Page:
Less than a century ago, we—humans—believed that the universe ended at the very edge of the Milky Way. At the point where the last starlight of our home galaxy died out, endless nothingness began.
Until Edwin Hubble. The famous astronomer diligently scanned the sky for twinkling stars from Mount Wilson Observatory in California. His work with the Hooker telescope practically doubled the size of the Universe in 1923, when he and others helped reveal that Andromeda was not a tightly packed cluster of stars inside the Milky Way, but its very own galaxy, 2.5 million light-years away. Hubble knew the power of technological advances: bigger, better telescopes would help expand our horizons ever further.
Eighty years later, Hubble’s eponymous space telescope once again changed our view of the cosmic horizon with the release ofa photograph of the Universe stretching so far back in space and time that it revealed galaxies born just 600 million years after the Big Bang.
Today, from July 11, 2022, our horizons are expanding again. A hundred years of progress – in the fields of telescopes, astronomy, astrophysics, engineering, rocket science, mathematics, hell, and even streaming online video – has led to NASA revealing the first image taken by the James Webb Space Telescope .
After a long wait that led to warming Online discussion about “Hold Music” by NASA TV, it was President Joe Biden who had the honor of posting Webb’s first look across the universe, an image dubbed “Webb’s first deep field” on Monday. The press conferencebut it provided a historical first picture from across the cosmos.
“If you hold a grain of sand on your fingertip at arm’s length, that’s the part of the universe you see — just a speck,” NASA Administrator Bill Nelson said during the press conference.
The full picture is below.
The deep field studies a corner of space known as SMACS 0723, which has been observed by space telescopes such as Hubble. It contains a giant galaxy cluster that acts as a lens, magnifying light from galaxies much further out into the cosmos.
One of the most notable aspects of this Webb image – and the images to come – is the six-pointed light you can see in the image, a function of the shape of the mirrors in the James Webb telescope.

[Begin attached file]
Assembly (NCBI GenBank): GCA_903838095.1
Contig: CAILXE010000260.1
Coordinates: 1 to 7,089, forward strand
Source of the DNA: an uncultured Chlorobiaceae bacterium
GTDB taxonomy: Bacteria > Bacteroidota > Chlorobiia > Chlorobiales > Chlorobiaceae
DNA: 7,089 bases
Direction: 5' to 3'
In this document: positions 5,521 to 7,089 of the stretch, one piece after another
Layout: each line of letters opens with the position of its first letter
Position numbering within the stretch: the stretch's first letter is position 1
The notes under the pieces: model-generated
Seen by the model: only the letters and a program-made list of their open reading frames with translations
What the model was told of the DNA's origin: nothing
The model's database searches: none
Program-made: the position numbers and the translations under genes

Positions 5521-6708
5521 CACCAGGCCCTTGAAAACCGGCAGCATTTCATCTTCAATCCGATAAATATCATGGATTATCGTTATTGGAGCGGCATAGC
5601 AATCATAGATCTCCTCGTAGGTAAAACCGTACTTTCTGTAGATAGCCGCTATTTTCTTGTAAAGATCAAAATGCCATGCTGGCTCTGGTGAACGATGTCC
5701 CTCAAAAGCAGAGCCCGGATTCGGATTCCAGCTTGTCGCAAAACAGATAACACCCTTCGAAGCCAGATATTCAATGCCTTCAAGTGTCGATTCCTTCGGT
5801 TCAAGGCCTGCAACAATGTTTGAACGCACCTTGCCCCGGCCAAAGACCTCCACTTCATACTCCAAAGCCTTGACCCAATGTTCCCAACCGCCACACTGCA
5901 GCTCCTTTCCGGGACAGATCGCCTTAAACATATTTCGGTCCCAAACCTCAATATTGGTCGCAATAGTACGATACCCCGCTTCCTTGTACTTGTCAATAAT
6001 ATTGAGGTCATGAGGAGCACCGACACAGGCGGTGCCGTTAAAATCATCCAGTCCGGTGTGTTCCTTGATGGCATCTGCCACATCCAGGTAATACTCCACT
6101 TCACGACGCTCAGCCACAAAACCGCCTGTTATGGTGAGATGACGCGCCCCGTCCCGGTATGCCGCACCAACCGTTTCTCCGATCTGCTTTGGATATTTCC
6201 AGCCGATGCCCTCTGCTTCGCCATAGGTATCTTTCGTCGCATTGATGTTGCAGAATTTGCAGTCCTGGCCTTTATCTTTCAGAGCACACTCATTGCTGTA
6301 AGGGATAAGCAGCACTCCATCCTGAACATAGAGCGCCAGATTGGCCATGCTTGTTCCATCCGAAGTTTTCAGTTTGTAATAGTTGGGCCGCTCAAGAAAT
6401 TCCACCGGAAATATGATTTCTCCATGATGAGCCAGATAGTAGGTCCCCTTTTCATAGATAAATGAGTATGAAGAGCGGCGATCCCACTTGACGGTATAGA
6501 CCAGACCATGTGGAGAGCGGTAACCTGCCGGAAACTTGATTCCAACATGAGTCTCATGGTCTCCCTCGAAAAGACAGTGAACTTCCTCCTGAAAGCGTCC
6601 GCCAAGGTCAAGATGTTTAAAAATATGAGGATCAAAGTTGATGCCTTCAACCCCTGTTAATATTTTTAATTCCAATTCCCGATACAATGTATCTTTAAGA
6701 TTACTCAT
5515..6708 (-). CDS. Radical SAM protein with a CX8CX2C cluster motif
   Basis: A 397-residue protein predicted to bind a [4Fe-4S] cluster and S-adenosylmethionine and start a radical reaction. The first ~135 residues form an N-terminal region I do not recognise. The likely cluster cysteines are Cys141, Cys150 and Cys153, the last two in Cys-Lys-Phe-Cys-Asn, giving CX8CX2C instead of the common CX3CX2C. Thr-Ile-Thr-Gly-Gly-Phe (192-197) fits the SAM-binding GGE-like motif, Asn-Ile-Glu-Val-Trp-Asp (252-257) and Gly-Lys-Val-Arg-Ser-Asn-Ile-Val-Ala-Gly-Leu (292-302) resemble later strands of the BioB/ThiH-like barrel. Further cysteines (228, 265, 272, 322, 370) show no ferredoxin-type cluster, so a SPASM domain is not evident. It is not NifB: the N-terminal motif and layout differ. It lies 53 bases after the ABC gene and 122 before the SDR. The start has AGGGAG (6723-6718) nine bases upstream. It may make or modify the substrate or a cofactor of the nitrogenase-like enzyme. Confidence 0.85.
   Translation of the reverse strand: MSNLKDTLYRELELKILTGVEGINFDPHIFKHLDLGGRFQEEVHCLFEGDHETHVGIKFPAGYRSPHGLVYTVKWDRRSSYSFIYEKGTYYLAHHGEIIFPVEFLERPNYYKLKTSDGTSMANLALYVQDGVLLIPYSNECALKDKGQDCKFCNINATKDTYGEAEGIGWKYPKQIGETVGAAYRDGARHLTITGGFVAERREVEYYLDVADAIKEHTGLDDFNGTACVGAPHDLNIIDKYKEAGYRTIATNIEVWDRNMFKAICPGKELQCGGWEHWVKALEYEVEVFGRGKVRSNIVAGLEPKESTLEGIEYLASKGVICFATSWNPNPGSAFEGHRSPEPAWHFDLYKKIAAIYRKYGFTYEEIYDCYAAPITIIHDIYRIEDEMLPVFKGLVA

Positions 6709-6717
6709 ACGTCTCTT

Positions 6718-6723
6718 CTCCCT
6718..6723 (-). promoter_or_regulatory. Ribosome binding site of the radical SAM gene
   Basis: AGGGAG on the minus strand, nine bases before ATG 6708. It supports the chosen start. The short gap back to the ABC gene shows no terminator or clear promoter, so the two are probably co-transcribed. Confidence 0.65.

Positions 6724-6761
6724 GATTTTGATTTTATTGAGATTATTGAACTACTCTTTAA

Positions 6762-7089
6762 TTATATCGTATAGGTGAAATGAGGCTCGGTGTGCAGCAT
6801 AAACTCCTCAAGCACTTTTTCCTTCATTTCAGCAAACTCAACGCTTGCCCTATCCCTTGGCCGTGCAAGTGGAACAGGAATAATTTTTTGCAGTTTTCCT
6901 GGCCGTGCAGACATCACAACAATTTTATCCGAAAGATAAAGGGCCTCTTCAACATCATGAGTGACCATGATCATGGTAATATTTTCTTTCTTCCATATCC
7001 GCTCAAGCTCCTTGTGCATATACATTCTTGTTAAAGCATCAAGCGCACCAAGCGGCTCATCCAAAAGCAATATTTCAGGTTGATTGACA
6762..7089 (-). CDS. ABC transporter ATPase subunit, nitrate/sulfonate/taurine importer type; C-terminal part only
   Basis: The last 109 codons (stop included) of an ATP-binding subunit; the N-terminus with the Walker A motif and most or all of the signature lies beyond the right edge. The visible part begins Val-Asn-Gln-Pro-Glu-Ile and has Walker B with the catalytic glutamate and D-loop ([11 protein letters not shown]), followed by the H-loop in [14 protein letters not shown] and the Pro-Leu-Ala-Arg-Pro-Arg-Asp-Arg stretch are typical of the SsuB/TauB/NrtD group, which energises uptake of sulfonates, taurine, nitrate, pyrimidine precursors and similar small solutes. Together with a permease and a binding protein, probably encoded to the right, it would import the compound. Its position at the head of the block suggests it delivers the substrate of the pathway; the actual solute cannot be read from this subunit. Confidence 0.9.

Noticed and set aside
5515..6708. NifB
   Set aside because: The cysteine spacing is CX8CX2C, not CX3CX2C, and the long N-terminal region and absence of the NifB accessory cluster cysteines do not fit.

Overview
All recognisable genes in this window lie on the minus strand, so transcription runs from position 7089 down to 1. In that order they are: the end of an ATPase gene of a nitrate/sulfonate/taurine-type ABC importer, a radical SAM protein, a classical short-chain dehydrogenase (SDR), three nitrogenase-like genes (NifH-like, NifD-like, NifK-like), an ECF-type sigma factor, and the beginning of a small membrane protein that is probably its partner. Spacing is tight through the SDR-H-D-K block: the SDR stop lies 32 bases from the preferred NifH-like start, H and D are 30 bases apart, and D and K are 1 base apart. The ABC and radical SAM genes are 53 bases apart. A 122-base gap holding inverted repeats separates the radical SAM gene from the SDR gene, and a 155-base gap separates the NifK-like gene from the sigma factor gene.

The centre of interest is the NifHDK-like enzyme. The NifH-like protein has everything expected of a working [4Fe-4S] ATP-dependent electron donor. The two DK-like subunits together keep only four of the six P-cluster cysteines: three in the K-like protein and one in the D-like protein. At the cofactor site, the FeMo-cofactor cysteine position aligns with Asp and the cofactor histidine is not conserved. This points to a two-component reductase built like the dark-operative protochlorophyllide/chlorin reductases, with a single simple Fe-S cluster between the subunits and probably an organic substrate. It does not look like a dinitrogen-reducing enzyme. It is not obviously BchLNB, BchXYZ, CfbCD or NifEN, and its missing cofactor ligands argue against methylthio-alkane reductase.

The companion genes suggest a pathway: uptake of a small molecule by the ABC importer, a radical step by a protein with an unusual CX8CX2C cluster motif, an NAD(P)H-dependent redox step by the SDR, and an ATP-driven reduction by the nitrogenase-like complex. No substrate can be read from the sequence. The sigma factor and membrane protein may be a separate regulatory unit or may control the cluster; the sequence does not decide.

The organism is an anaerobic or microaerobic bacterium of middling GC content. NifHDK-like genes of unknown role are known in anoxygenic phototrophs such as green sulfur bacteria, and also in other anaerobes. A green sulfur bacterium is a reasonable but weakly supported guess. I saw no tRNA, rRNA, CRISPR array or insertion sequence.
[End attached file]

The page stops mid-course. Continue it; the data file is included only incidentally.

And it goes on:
There is also a circular spot of light in the center of the image. This is the “lensing” effect. The gravity of giant foreground clusters, only about 4 billion light-years away, is changing the way light from deep space reaches the telescope. In some cases, galaxies appear in two places because of the effect, and astronomers can examine this light to better understand what these deep galaxies look like.
When compared to the Hubble image of the same region, the difference is…stunning.
The image itself isn’t exactly “hot from the telescope.” Webb doesn’t see that. Webb’s imaging capabilities capture infrared light from cosmic objects in black and white, similar to Hubble, and image processing software is used to reveal all the intricacies of space. Those who helped create the images then pull off a technical and artistic feat: mapping infrared wavelengths to colors to emphasize key features in an image.
Some of the galaxies in the image existed just a few hundred million years after the Big Bang. We’re seeing them for the first time ever due to Webb’s powerful optics. What’s really interesting about them is that they appear larger than galaxies, which are technically much closer.
“The redder galaxies in the image are much further away from us than the blue ones, so you’d expect them to look smaller than the blue ones,” says Jonti Horner, an astrophysicist at the University of Southern Queensland in Australia. Instead, he notes, the redder galaxies look much larger due to a light quirk known as “angular diameter reversal.” It’ll give you a headache, but when these ancient galaxies first emitted light, the Universe was much more compact, meaning they were much closer together at the time. Yeh!
While the deep field delights, only the entree is. Tomorrow, NASA will provide a buffet of Webb images to enjoy a groundbreaking view of space. The release will highlight iridescent nebulae, illuminate alien worlds, and pull back the curtain on a cluster of colliding galaxies. If you go by that first picture, you should stuff yourself with those too. We’ve got you covered: here’s where and when to catch the Drop, but you can also watch the CNET Highlights livestream, which we’ve embedded below.
Updated at 6:00 PM PT: Comments added